Addition of Simvastatin to Standard Therapy for the Prevention of Variceal Rebleeding Does not Reduce Rebleeding but Increases Survival in Patients With Cirrhosis.
Gastroenterology. 2016 Jan 13;
Authors: Abraldes JG, Villanueva C, Aracil C, Turnes J, Hernandez-Guerra M, Genesca J, Rodriguez M, Castellote J, García-Pagán JC, Torres F, Calleja JL, Albillos A, Bosch J, BLEPS study group
BACKGROUND & AIMS: The combination of β-blockers and band ligation is the standard approach to prevent variceal rebleeding, but bleeding recurs and mortality is high. The lipid-lowering drug simvastatin decreases portal pressure, improves hepatocellular function, and might reduce liver fibrosis. We assessed whether adding simvastatin to standard therapy could reduce rebleeding and death after variceal bleeding in patients with cirrhosis.
METHODS: We performed a multicenter, double-blind, parallel trial of 158 patients with cirrhosis receiving standard prophylaxis to prevent rebleeding (a β-blocker and band ligation) in Spain from October 2010 through October 2013. Within 10 days of bleeding, subjects were randomly assigned, but stratified by Child-Pugh scores of A or B vs C, to groups given simvastatin (20 mg/day the first 15 days, 40 mg/day thereafter; n=69) or placebo (n=78). Patients were followed for as long as 24 months. The primary endpoint was a composite of rebleeding and death, and main secondary endpoints were the individual components of the composite (death and rebleeding) RESULTS: The primary endpoint was met by 30/78 patients in the placebo group and 22/69 in the simvastatin group (P=.423). Seventeen patients in the placebo group died (22%) vs 6 patients in the simvastatin group (9%) (hazard ratio for adding simvastatin to therapy, 0.39; 95% confidence interval, 0.15-0.99; P=.030). Simvastatin did not increase survival of patients with Child-Pugh class C cirrhosis. Rebleeding occurred in 28% of patients in the placebo group and 25% in the simvastatin group (P=.583). Serious adverse events occurred in 53% of patients in the placebo group and 49% in the simvastatin group (P=.752); the percentages of serious adverse events related to therapy were 11% in the placebo group vs 8% in the in the simvastatin group (P=.599). Two patients in the simvastatin group, each with advanced liver disease, developed rhabdomyolysis.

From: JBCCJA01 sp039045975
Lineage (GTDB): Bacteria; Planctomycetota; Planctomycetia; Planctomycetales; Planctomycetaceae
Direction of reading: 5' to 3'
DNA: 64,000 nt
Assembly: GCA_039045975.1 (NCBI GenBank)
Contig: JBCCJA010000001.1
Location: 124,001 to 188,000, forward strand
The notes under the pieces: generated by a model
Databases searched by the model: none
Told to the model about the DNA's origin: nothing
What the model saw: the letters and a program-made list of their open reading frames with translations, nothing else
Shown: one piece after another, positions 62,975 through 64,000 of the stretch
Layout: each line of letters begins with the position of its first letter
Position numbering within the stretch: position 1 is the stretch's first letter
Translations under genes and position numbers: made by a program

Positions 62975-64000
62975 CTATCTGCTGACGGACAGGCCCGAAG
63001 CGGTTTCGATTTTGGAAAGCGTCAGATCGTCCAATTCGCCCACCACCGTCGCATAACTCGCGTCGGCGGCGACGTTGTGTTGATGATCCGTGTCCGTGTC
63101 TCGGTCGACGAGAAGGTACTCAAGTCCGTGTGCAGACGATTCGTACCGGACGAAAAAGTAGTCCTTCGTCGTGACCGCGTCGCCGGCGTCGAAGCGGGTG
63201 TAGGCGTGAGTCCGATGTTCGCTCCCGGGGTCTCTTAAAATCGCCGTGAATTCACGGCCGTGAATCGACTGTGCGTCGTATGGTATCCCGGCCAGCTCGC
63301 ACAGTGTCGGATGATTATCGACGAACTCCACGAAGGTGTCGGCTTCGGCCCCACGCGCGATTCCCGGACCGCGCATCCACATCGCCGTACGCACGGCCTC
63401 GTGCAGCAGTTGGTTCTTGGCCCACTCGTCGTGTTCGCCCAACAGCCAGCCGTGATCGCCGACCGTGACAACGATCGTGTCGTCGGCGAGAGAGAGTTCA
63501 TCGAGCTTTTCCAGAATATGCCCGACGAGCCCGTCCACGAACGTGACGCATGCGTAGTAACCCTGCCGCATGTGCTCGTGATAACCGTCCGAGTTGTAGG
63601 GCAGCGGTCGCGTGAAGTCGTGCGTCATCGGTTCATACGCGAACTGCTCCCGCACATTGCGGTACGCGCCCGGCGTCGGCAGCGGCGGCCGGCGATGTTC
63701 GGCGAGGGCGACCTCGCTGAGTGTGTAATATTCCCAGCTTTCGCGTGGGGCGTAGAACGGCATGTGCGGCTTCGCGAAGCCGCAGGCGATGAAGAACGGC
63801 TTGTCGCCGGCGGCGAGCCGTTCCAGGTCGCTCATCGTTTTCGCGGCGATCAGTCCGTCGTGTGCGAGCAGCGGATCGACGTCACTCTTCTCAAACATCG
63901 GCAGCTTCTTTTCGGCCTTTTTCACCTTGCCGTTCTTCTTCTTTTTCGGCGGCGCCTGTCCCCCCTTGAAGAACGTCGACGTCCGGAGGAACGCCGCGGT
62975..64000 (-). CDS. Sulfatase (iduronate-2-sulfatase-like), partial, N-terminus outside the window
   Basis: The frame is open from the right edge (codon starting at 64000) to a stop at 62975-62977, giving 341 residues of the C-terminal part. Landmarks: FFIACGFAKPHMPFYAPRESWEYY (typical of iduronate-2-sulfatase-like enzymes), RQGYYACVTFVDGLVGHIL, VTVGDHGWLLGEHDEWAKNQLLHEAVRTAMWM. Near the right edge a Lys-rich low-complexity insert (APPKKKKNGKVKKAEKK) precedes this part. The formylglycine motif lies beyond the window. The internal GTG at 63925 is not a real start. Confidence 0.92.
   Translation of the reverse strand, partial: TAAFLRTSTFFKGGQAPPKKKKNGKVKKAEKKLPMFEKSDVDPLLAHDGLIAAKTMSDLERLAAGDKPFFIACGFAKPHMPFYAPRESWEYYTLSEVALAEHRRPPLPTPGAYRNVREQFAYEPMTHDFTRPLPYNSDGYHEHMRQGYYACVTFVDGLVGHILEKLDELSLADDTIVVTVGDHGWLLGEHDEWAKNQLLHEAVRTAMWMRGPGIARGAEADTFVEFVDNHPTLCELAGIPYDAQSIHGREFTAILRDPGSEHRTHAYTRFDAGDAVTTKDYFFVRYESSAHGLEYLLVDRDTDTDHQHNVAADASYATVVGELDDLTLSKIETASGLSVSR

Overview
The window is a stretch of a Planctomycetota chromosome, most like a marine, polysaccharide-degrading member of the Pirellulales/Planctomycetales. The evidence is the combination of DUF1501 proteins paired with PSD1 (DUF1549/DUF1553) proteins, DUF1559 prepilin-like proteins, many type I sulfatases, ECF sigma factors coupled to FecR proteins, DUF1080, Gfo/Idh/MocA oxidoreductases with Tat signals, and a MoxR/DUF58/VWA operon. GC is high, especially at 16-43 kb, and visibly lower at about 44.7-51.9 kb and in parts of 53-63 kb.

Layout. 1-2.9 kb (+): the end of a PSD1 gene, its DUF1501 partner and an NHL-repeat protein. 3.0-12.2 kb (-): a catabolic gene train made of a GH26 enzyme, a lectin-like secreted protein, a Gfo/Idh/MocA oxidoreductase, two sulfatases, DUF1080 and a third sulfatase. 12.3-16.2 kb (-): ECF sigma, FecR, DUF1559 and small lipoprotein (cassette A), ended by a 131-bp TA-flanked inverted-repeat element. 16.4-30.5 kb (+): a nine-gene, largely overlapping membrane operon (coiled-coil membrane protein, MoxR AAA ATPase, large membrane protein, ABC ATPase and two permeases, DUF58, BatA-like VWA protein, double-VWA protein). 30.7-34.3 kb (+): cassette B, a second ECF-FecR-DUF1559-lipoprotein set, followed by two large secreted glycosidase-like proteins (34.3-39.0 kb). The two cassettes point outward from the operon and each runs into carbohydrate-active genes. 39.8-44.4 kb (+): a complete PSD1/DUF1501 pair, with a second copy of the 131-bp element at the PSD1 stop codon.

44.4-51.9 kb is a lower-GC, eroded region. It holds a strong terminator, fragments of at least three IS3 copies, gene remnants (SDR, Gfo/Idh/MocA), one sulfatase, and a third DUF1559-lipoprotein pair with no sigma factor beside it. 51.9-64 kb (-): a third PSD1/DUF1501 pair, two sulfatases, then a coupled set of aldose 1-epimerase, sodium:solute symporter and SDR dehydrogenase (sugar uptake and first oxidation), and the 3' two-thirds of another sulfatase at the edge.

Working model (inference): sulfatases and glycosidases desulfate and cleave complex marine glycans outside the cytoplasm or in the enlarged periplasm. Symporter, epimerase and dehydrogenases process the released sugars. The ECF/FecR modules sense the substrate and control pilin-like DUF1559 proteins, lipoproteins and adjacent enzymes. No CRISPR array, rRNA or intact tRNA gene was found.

CONCLUSION: In a randomized controlled trial, addition of simvastatin to standard therapy did not reduce rebleeding but was associated with a survival benefit for patients with Child-Pugh class A or B cirrhosis. Survival was not the primary endpoint of the study, so these results require validation. The incidence of rhabdomyolisis in patients receiving 40 mg/day simvastatin was higher than expected. European Clinical Trial Database no: EUDRACT 2009-016500-24.
PMID: 26774179 [PubMed - as supplied by publisher]